Fourth Reason Code: 8 Your fourth reason code is 8, "Too many inquiries last 12 months". Research shows that consumers who are seeking several new credit accounts are riskier compared to consumers not seeking credit. This reason appears when your credit report contains too many inquiries posted as a result of your applying for credit. Inquiries are the only information lenders have that indicates a consumer is actively seeking credit. There are different types of inquiries that reside on your credit report. The score only considers those inquiries that were posted as a result of you applying for credit. Other types of inquiries, such as promotional inquiries (where a lender has pre-approved you for a credit offer) or consumer disclosure inquiries (where you have requested a copy of your own report) are not considered by the score.

The scores can identify "rate shopping" in the mortgage- and auto-lending environment, so that you are not penalized with multiple inquiries related to one credit transaction.

Typically, the presence of inquiries on your credit file has only a small impact on FICO scores, carrying much less importance than delinquencies, current levels of indebtedness, and the length of time you have used credit. This reason rarely appears as a primary or secondary reason except in high scoring files. As time passes the age of your most recent inquiry will increase, and your score will rise as a result, provided you do not apply for additional credit in the meantime. Typically inquiries are purged from the credit bureau files after two years.

A common misperception is that every single inquiry will drop your score a certain number of points. This is not true. The impact of inquiries on your score will vary - depending on your overall credit profile. Inquiries will usually have a larger impact on the score for consumers with limited credit history and on consumers with previous late payment behavior. The most prudent action to raise your score over time is by applying for credit only when you need it.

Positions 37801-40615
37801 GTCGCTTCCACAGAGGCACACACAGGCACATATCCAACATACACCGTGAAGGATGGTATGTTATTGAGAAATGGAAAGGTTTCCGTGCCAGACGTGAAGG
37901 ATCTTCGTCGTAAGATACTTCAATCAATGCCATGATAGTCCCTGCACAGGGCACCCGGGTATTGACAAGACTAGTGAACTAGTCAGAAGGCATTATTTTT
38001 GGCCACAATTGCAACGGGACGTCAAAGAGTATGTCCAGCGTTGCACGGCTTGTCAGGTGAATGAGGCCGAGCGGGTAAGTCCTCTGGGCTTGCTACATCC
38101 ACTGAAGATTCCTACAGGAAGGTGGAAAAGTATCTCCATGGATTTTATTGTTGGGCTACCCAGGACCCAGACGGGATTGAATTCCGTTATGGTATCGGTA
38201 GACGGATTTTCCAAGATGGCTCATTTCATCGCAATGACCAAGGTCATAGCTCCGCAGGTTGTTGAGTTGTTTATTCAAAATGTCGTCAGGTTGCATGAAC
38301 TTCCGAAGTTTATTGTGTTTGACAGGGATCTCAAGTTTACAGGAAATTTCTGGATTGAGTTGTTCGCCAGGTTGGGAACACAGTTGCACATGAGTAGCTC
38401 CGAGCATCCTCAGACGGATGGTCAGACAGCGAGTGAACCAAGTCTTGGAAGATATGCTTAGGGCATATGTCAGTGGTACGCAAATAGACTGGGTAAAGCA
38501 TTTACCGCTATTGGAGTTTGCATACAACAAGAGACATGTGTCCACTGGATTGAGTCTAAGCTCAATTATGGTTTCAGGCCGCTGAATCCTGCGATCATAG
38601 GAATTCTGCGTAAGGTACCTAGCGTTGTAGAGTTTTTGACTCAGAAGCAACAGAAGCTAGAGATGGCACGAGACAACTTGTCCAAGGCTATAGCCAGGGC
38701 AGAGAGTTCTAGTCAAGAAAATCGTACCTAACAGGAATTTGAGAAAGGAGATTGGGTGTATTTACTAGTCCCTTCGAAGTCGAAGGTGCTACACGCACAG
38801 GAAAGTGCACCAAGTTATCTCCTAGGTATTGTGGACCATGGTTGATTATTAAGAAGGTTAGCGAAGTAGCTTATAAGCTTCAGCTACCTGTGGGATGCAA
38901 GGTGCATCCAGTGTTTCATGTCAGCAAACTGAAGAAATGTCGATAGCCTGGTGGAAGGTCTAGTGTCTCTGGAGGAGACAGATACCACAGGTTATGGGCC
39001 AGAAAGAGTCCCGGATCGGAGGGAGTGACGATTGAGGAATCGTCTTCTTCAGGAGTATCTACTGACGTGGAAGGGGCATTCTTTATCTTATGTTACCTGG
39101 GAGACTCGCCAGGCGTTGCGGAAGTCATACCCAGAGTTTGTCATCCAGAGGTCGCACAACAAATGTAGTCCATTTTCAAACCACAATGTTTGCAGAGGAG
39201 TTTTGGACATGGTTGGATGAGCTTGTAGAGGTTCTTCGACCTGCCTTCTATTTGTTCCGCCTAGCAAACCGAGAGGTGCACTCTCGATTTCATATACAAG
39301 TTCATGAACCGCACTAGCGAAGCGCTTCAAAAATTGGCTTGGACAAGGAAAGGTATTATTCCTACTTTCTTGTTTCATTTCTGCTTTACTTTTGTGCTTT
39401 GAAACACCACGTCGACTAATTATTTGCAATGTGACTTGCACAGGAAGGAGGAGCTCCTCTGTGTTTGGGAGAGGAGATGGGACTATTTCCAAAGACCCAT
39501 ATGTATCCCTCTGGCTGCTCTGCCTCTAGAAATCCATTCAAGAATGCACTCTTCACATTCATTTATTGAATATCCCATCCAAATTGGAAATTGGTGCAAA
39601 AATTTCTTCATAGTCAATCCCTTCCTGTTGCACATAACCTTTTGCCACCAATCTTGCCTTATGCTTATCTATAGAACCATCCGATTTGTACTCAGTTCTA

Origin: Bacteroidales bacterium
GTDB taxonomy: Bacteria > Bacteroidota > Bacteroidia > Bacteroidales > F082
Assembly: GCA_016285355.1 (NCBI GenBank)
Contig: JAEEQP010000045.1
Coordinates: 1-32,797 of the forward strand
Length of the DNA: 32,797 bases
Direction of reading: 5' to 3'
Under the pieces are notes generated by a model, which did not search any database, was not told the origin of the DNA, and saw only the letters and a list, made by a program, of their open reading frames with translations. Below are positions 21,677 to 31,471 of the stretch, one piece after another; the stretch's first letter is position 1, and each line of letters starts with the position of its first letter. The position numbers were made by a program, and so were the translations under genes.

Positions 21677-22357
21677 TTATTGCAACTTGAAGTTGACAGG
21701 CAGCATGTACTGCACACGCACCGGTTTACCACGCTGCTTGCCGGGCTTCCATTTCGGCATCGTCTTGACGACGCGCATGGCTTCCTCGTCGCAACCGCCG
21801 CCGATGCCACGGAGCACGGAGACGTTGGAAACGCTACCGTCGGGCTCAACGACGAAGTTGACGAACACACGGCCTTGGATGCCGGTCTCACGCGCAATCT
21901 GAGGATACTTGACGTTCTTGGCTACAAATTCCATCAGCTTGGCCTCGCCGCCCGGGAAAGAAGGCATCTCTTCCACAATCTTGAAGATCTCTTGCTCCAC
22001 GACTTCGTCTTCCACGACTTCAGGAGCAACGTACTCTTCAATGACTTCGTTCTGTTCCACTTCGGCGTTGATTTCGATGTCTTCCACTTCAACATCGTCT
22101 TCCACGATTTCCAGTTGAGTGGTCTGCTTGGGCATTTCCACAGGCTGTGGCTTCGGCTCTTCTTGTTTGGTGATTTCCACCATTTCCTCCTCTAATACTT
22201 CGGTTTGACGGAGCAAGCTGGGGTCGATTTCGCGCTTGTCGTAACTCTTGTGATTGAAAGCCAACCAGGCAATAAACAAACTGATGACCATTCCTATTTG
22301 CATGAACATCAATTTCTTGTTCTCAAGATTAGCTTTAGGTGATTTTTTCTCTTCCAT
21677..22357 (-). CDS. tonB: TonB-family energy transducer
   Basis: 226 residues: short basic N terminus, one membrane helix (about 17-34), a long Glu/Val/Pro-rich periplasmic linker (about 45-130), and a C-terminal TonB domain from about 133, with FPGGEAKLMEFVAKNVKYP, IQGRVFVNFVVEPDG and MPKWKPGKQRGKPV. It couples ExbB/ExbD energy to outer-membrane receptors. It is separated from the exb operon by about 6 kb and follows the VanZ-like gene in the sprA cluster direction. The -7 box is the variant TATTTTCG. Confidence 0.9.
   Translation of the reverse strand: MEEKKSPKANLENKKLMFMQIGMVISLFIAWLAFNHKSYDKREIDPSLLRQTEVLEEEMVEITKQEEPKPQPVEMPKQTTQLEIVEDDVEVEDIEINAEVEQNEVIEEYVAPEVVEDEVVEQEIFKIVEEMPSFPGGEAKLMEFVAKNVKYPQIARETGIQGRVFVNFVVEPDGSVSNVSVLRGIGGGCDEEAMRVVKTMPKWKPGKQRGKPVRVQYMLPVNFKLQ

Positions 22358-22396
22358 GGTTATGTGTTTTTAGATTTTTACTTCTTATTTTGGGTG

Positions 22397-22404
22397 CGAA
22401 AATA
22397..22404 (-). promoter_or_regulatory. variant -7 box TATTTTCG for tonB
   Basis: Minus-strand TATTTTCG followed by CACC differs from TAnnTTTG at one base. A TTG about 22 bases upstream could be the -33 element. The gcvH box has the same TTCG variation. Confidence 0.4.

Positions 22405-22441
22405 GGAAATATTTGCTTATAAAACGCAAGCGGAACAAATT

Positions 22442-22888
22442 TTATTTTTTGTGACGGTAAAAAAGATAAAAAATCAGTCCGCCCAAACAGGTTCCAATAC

Summary

Lenders may view consumers with a score of 670 as a slightly higher risk. Different lenders will evaluate other factors besides the score in their review of a loan application. While there are many lenders who might approve loan applicants with a score of 670, they may do so with higher rates or more restrictive terms.


Review your credit report from each credit reporting agency at least once a year and especially before making a large purchase, like a house or a car. You should make sure the information in your credit report is correct. You don't need to be concerned if the balance doesn't exactly match your credit card statement. But you do need to worry if the credit report includes late payments that you believe are in error. And you should verify that the accounts listed on your credit report are accounts that you own. Your credit score is based on your credit report, and lenders also review this information when making credit decisions.

If you feel that the information contained in your credit report is not accurate, you should contact the credit reporting agencies directly:
Equifax: (800) 685-1111 www.equifax.com
Experian: (888) 397-3742 www.experian.com
Trans Union: (800) 916-8800 www.transunion.com